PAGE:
- The Washington Times - Friday, April 24, 2009

BAGHDAD | Suicide bombers struck a humanitarian aid distribution point and a crowded restaurant in separate attacks Thursday in Iraq, killing at least 78 people in the deadliest day of violence to strike the country this year.

The bombings are the latest in a series of high-profile attacks that have raised concern about an uptick in violence as the U.S. military scales back its forces in Iraq ahead of a planned withdrawal by the end of 2011.

The latest attacks also come as Iraqi security officials said they have captured one of the most wanted leaders of the al Qaeda-linked Sunni insurgency. The arrest could deliver a significant blow to an intensified campaign of attacks.

The officials identified the arrested man as Abu Omar al-Baghdadi who is thought to lead the Islamic State of Iraq, an umbrella group of Sunni militant factions that is believed dominated by al Qaeda in Iraq. In the past, however, Iraqi officials have incorrectly reported al-Baghdadi’s arrest or killing. The U.S. military has even said al-Baghdadi could be a fictitious character used to give an Iraqi face to an organization dominated by foreign al Qaeda fighters.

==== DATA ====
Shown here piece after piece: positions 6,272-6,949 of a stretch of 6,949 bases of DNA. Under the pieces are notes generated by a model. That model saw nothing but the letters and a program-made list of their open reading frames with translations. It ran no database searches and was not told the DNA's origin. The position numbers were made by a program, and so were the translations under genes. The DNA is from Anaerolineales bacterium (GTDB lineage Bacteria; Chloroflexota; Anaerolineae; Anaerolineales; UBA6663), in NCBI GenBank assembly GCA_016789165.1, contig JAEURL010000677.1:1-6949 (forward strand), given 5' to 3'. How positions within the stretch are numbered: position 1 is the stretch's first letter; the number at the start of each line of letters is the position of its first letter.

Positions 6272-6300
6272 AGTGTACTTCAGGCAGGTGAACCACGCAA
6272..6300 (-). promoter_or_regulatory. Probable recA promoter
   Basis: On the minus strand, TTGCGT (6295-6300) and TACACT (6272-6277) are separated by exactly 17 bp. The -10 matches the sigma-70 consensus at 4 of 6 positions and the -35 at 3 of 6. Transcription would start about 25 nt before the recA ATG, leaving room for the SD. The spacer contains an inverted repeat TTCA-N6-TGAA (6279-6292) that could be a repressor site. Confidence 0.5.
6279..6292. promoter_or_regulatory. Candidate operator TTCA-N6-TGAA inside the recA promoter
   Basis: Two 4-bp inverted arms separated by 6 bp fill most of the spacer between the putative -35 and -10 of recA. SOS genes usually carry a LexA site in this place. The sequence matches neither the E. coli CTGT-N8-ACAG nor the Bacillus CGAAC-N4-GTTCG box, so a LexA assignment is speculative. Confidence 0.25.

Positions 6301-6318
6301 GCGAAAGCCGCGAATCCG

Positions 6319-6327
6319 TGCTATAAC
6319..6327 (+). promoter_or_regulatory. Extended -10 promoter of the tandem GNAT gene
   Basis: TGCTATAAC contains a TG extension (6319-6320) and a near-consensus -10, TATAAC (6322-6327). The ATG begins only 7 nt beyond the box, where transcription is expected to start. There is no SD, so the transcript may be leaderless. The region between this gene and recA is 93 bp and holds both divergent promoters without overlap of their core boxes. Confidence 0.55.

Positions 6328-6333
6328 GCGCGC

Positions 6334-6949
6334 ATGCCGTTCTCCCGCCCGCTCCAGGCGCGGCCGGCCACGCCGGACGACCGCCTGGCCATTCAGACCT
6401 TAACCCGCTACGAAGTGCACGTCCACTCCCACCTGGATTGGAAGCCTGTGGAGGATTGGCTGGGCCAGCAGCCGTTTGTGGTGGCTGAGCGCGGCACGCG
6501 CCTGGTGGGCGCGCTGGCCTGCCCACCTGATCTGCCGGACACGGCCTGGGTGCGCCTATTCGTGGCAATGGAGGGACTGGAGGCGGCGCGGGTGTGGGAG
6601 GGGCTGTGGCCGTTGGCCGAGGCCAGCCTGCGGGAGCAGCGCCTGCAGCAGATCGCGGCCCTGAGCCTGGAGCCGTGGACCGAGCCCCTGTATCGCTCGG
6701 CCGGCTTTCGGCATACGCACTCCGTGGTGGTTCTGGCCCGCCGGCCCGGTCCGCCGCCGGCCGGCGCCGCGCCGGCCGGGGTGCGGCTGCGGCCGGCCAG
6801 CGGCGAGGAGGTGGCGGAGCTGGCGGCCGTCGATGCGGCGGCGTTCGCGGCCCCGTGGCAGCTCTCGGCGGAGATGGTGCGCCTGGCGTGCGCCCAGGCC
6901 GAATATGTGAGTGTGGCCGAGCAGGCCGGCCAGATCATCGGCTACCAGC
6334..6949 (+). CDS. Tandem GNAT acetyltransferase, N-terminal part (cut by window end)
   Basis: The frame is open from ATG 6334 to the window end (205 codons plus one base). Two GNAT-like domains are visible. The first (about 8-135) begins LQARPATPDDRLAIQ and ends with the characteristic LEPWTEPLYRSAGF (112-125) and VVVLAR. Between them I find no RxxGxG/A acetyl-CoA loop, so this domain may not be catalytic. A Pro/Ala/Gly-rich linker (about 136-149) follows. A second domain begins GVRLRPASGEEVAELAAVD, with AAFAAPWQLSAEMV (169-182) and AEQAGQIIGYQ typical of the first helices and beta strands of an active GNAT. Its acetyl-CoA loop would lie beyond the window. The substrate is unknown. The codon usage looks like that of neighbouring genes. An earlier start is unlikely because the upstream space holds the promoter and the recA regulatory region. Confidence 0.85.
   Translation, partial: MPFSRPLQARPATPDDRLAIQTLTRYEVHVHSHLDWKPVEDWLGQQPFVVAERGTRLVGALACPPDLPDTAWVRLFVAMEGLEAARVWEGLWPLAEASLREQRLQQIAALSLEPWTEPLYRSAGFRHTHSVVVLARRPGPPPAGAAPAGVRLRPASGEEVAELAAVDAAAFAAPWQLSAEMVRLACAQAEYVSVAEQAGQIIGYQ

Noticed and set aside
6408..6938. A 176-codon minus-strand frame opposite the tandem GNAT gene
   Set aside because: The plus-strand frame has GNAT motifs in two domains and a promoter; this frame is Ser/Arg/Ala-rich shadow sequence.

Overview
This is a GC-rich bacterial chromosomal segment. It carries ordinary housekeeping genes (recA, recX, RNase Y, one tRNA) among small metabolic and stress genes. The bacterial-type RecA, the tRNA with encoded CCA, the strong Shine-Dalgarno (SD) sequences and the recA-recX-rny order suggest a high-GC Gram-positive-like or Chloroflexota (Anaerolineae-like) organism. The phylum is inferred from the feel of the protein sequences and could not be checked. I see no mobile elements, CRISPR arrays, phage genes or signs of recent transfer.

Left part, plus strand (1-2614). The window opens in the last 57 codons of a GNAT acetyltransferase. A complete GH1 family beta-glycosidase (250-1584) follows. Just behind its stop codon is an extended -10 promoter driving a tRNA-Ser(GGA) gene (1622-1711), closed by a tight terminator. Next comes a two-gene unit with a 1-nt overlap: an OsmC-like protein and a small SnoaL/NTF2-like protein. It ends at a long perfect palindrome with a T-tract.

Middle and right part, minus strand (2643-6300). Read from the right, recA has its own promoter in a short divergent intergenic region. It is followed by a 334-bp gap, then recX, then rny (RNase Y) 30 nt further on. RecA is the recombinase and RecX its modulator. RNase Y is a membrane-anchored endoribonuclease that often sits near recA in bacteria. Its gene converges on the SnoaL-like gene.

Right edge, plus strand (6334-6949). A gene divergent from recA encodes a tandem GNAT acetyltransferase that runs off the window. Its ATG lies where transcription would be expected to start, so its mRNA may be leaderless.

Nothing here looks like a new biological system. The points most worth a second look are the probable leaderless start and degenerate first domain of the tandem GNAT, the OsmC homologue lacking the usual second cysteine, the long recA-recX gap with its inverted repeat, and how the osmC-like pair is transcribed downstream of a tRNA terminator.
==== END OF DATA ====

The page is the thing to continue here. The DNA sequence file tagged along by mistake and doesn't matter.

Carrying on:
Al-Baghdadi has been a key target for U.S. and Iraqi forces for years. But little is known about his origins or real influence over insurgent groups. Those groups have staged high-profile attacks in recent weeks, apparently including the two suicide blasts Thursday in Baghdad and northeast of the capital in Diyala province.

In Baghdad, a bomber blew himself up among a group of Iraqis collecting humanitarian aid in a mainly Shi’ite area, killing at least 31 people, the Iraqi military said.

The attacker struck as police were distributing Iraqi Red Crescent food parcels in the central neighborhood of Karradah, the main Baghdad military spokesman said.

It was not immediately clear who carried out the attack, but one witness said it appeared to be a woman. Women have been used in suicide bombings in Iraq, most recently during a Feb. 13 attack on Shi’ite pilgrims in Musayyib.

Muhanad Harbi, a shop owner near the blast site, said he saw a woman wearing a black robe walk into the crowd. He said it appeared she detonated an explosives belt.

U.S. military spokesman Derrick Cheng said 47 people were killed and about 70 were wounded when the suicide bomber detonated an explosives vest in a separate incident near Muqdadiyah, an insurgent hotbed about 60 miles northeast of Baghdad.

In Washington, Pentagon spokesman Bryan Whitman said the U.S. military was working to verify who was captured.

“I can’t confirm … the capture of a senior al Qaeda member or that it was Baghdadi,” he said, but noted he had no reason to doubt the credibility of the report.

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